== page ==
extract information. Because of this, a user’s information is relatively safe, considering that hackers do not attack the computer.
Cookies are useful means for tailoring a website for custom use by any individual. This is especially useful in advertising online. Cookies are small files which act as a remembrance system for websites since each visitation session to the website is not stored in a solid state. Each connection to a website is unique and the servers that run the websites cannot distinguish one visitor from another without a means to log and track users. “Essentially, cookies make use of user-specific information transmitted by the Web server onto the user’s computer so that the information might be available for later access by itself or other servers.” Often, websites do not have the capacity to store individualized information about every user that visits the site.
This would take up a tremendous amount of disk storage, money and resources depending on how much information is stored in the cookie. Instead, what a website will do is “watch” as you browse within the site and store your preferences within a small file on your computer called a “cookie.” Storing it on your computer in this format is a more efficient way of remembering users since there is only one individual file of a relatively small size containing their personal information.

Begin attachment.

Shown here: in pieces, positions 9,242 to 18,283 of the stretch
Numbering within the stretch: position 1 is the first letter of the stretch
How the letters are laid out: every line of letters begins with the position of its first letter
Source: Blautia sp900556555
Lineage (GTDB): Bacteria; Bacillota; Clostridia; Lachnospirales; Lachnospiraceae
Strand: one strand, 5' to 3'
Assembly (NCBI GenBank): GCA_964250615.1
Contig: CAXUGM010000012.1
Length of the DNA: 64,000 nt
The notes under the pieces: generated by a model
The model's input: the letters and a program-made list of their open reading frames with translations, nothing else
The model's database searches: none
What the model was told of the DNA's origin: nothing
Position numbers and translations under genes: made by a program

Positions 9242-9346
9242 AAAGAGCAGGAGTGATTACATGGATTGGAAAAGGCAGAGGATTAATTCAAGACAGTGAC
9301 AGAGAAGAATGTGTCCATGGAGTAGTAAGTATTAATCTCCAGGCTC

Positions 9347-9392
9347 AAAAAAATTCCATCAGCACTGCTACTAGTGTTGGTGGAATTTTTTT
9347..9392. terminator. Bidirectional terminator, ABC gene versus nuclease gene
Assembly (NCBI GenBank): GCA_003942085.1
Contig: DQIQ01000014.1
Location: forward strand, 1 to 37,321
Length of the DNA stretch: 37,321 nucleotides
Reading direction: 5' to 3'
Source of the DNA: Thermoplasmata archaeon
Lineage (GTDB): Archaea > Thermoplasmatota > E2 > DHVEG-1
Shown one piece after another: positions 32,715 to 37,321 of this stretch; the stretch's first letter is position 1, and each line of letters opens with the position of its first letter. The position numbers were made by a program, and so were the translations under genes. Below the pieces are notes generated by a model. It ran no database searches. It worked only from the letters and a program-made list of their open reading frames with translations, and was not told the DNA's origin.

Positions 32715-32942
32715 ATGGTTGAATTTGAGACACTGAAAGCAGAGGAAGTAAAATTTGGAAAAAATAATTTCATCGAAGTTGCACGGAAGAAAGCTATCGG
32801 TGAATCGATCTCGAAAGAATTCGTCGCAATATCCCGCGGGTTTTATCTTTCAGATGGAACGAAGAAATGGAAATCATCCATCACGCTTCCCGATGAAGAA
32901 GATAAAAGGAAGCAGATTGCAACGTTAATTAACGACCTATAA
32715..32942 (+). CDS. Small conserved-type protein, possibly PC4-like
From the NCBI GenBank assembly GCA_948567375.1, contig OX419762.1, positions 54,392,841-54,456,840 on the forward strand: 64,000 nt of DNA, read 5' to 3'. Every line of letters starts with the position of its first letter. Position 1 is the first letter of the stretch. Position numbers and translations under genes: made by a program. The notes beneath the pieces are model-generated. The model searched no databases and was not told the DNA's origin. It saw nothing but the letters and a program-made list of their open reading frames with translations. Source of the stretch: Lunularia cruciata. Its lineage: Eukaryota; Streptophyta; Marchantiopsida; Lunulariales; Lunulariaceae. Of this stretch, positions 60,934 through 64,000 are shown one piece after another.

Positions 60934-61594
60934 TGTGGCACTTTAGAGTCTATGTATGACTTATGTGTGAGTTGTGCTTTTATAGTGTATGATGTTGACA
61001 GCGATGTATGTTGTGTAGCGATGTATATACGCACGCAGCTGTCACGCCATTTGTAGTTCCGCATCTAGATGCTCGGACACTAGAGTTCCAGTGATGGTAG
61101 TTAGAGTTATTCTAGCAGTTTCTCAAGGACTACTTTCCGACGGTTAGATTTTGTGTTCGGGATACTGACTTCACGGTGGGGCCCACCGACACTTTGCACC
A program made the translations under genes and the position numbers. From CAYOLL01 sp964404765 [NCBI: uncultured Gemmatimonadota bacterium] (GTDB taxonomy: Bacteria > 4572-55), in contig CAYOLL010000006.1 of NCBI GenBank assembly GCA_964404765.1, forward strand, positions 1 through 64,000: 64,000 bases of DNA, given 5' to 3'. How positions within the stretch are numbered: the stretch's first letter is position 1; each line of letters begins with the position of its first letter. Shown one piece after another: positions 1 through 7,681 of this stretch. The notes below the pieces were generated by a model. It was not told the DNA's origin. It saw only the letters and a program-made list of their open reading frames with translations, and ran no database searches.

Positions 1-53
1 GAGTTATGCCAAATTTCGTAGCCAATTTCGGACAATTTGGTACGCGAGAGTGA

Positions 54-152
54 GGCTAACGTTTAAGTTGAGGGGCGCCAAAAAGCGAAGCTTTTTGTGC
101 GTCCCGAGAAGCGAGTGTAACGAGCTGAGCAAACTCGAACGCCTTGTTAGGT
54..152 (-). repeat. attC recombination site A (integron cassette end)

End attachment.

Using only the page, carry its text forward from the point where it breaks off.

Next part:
The type of information stored in a cookie is controlled by each website that generates the cookie stored on your computer. Some websites would like to track a visitor and see which kinds of products he or she dislikes. This allows the websites to transform the website into a more euphoric place for the visitor. “To express this in more familiar terms, when you enter a store for the first time, a professional salesperson will greet you, ask your name, and offer to help you. When you return to the store, that same professional will remember your name, and will recall what you purchased, what you liked and didn’t like, and will use that information to make your subsequent visits more enjoyable. Cookies allow web developers to create the same environment in a web application.”